Mt. Daisen is part of the Daisen-Oki National Park. While you’ll see regular towns and roads throughout the area, the designation means development is regulated and some wild plants and animals are protected. More information about Japan’s national parks can be found at http://www.env.go.jp/en/nature/nps/park/index.html.
Located just a few kilometers inland from the Japan Sea coast, Mt. Daisen rises dramatically from the lowlands, encompassing a wide range of coastal and mountain ecosystems. The pristine forests and fields offer a perfect place to escape urban Japan.
■Four seasons on the mountain
Ski season opens on the 24th of December, and from then through late
February the town is buried in up to two meters of snow. It’s a winter
wonder-land great for downhill and cross-country skiing, snowshoeing, or just sipping hot tea in a cozy inn. Although the snowpack usually begins to melt by March, spring doesn’t start in earnest till the Golden Week holidays in early May. As the new leaves turn the beech forests a dappled green, hikers arrive to make the most of the cool, pleasant weather.
The beginning of summer is traditionally marked on the first weekend of
June with a Shinto ceremony called Natsu Yama Biraki, in which participants climb to the summit of Daisen and perform a purification ceremony. Through September the town, at an elevation of about 750 meters, offers a respite from the heat and humidity down below (no air conditioners needed), and with the ski rush over, the mountain becomes peaceful and quiet. In fall the deciduous forests turn brilliant shades of red, yellow, and orange, and villagers head out to collect mushrooms and other wild mountain vegetables to serve at the local inns. Leaf season peaks between October 20 and November 5. Soon after, the hush of winter begins to fall over the mountain as the yearly cycle comes to a close once again.
Daisen is famous for its clean groundwater, so much so that Coca-Cola and Suntory spring water plants are located at the foot of the mountain. For more information, please ask at the Daisen-cho Tourist Information Center.
Shoji Ueda Photo Museum (0859-39-8000)
This museum displays works by well-known modernist photographer and long-time Yonago resident Shoji Ueda (1913-2001). The camera obscura in the exhibition room uses the world’s largest lens to reflect an upside-down image of Mt. Daisen on the wall. Open from 9-5 (last entry at 4:30). Closed Tuesdays and between exhibitions; call to check the schedule. Admission is 800 yen for adults, 500 yen for high school students, 300 yen for junior high and elementary students, and free for kids under 6. About 20 minutes by car from Daisen Temple.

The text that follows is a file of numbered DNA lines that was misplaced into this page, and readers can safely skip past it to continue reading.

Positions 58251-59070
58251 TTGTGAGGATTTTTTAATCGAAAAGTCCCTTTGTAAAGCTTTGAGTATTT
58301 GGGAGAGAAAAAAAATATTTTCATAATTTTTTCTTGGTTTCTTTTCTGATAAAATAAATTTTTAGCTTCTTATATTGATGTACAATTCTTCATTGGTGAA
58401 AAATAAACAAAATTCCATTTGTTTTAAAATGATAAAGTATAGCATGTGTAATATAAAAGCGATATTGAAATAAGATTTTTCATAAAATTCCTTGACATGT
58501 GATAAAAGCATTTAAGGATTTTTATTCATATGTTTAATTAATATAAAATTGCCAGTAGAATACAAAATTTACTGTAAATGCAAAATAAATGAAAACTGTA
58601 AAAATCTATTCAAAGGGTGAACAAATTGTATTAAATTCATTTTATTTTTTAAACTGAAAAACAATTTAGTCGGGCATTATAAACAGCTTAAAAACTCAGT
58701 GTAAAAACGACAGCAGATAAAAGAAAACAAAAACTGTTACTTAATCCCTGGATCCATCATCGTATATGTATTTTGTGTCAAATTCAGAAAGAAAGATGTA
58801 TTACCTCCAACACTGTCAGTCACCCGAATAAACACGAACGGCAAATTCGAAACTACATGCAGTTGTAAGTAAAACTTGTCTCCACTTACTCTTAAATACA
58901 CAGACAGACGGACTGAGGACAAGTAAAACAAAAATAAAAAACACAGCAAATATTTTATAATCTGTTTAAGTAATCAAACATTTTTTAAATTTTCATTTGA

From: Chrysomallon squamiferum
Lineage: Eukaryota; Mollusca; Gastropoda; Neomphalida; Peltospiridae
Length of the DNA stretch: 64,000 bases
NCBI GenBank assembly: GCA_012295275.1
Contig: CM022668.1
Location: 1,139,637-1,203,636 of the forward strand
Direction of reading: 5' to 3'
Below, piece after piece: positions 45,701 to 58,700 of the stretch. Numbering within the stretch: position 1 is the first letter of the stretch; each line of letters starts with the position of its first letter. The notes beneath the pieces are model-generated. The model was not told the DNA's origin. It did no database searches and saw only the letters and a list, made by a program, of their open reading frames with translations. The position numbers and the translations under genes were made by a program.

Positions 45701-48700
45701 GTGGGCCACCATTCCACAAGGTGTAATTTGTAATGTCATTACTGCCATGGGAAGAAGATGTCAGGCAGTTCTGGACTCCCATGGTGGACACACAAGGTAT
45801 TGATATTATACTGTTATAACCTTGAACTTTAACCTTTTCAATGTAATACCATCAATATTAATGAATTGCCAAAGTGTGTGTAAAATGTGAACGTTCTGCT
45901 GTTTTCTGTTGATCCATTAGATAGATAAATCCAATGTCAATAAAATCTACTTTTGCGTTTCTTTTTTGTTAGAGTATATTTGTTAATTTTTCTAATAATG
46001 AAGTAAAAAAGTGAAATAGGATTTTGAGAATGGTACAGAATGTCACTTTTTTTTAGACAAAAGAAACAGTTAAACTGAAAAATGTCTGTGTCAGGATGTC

Adachi Art Museum (0854-28-7111)
This museum features a large collection of paintings by Yokoyama Taikan (1868-1958) and other modern Japanese artists. The museum’s exquisitely-manicured gardens stretch over 4.3 hectares and include moss and pond gardens. Ranked number one on the Journal of Japanese Garden’s list of the country’s best gardens eight years in a row. The journal’s website calls it “quite possibly the world’s top garden,” with “an intensive grooming program that involves every single member of the museum’s staff on a daily basis.” Open every day from 9-5:30 (9-5 from October to March). Admission is 2,200 for adults, 1,700 yen for university students, 900 yen for high school students, and 400 junior high and elementary students (free for those below university age on Saturdays).
Mizuki Shigeru Road
Japan’s beloved manga artist Mizuki Shigeru (1922-2015) spent much of his life in the town of Sakaiminato, near the Yonago Airport, where he created the wildly-imaginative GeGeGe no Kitaro series. Today bronze statues of the Rat Man, Sand-Throwing Hag, walking Plaster Wall, and other famous characters line the streets of Sakaiminato. There’s also a Mizuki Shigeru memorial museum and an abundance of gift-shops selling every imaginable variation on the GeGeGe theme. Call the Sakaiminato City Tourism Office (0859-47-0121) for details.
Tottori Hana Kairo (Flower Galleria) (0859-48-3030)
10,000 square meters of poppies, salvia, lilies, and more. There are numerous theme-gardens (smelling, mist, and floating, to name a few) along with a “Flower Train,” restaurant, ice cream shop, and more. Open year-round from 9-4:30; closed on Tuesdays from December to March. Admission is 1,000 yen for adults and 500 yen for kids under 15, with reduced fees in winter. About thirty minutes from Daisen Temple by car.